After nearly three decades of incarceration, Konrad returned to Detroit in 2018. With employment being his top priority, a friend suggested he check out the Center for Employment Opportunities (CEO).

“After my release, when I got involved with CEO, that changed my life,” he says. “They saw something in me that I hadn’t even seen in myself at the time.”

Konrad began working with CEO crews cleaning out vacant, run-down residences in his former neighborhood. He says that “removing blight” is important, and it felt good to be a part of an organization bringing safety back to the community.

In Detroit, Konrad hit the ground running, and secured a job at a local hospital as a Certified Peer Support Specialist (CPSS) assisting individuals throughout their rehabilitation process. From there, he became involved in community efforts. These ranged from working with members of the City Council to serving as a community liaison for the local police precinct. As a community liaison, Konrad worked to bridge divides and alleviate tensions between officers and offenders with volunteer counseling and weekly chaplain services.

Konrad later moved to Grand Rapids to be near his pastor, a close friend, and confidant who stayed by his side while he was incarcerated. However, Grand Rapids operated very differently from Detroit, and Konrad soon found himself facing new barriers to employment. In Grand Rapids, many employers required an applicant to be at least 15 years removed from any connection to the department of corrections. This requirement was strictly enforced for positions in the healthcare industry where Konrad worked, no matter one’s training or certifications.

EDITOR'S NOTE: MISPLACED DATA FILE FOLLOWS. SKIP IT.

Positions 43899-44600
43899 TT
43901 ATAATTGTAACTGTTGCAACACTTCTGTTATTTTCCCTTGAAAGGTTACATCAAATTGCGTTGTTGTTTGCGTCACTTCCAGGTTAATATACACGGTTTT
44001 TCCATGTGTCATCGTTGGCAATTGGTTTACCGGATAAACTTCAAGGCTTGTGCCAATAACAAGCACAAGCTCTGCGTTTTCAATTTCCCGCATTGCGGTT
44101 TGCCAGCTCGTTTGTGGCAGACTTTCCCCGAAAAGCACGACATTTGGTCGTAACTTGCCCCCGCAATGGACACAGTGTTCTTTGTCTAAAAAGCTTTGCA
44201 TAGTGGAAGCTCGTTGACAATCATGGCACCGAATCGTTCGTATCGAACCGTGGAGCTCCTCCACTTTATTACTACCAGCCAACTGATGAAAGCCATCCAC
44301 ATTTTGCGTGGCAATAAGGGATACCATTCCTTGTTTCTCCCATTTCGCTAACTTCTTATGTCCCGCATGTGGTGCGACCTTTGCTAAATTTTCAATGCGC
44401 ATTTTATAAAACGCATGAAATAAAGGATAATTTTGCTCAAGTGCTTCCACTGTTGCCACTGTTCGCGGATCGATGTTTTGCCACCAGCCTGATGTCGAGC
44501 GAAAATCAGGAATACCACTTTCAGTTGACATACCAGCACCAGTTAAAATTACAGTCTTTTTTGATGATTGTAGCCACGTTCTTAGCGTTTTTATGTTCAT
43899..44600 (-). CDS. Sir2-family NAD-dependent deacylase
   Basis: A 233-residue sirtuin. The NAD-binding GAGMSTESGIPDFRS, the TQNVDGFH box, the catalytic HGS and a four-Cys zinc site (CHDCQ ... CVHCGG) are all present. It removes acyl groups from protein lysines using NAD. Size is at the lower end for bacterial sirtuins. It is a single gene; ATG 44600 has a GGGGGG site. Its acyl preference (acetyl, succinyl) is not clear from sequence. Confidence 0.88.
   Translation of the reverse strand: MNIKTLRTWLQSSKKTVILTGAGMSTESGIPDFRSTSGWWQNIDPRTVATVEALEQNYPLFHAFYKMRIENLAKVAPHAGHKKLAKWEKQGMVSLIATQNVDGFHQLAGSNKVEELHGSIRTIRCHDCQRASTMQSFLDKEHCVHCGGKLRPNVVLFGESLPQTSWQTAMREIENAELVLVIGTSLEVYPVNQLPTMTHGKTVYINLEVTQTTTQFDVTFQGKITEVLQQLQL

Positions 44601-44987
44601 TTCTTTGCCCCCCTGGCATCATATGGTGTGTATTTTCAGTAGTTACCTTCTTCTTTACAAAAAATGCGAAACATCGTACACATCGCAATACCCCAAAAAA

“I’ve never been discouraged by adversity,” Konrad says. “You can’t let it deter you or get you down; you just have to figure out how to get past it. It doesn’t have to be the end.”

Konrad says that this exclusion is originally what motivated him to start his own nonprofit organization, using CEO’s program as his model.

“I wanted to use the same procedures and protocols that CEO uses to help justice-impacted individuals reintegrate into society, because I think it’s an effective approach.”

Konrad’s nonprofit, “Resurrection Back2Life”, is a tribute to his pastor’s church, Resurrection Fellowship. He says that he chose the name because he wants his organization to offer returning citizens a second chance at life.

“For individuals leaving incarceration, I want to instill the mindset that you are coming back to life. You don’t have to see yourself as just someone who has been in prison. You’re not an ex-felon or ex-con—you’re a returning citizen.

In addition to the non-profit organization, Konrad is preparing to open a transitional house in Battle Creek, MI as part of The Washington Heights Entrepreneurial Fund, a $2 million grant from the W.K. Kellogg Foundation. He calls it a “transitional housing center” because he wants it to be more than just a place where people stay.

“I want it to be a place where you can come to learn life skills, cognitive thinking skills, and how to navigate the world after incarceration.”

Konrad says that he simply has a passion to serve the people of his community.

“If it helps just one person get their life back on track, then it was worth it.”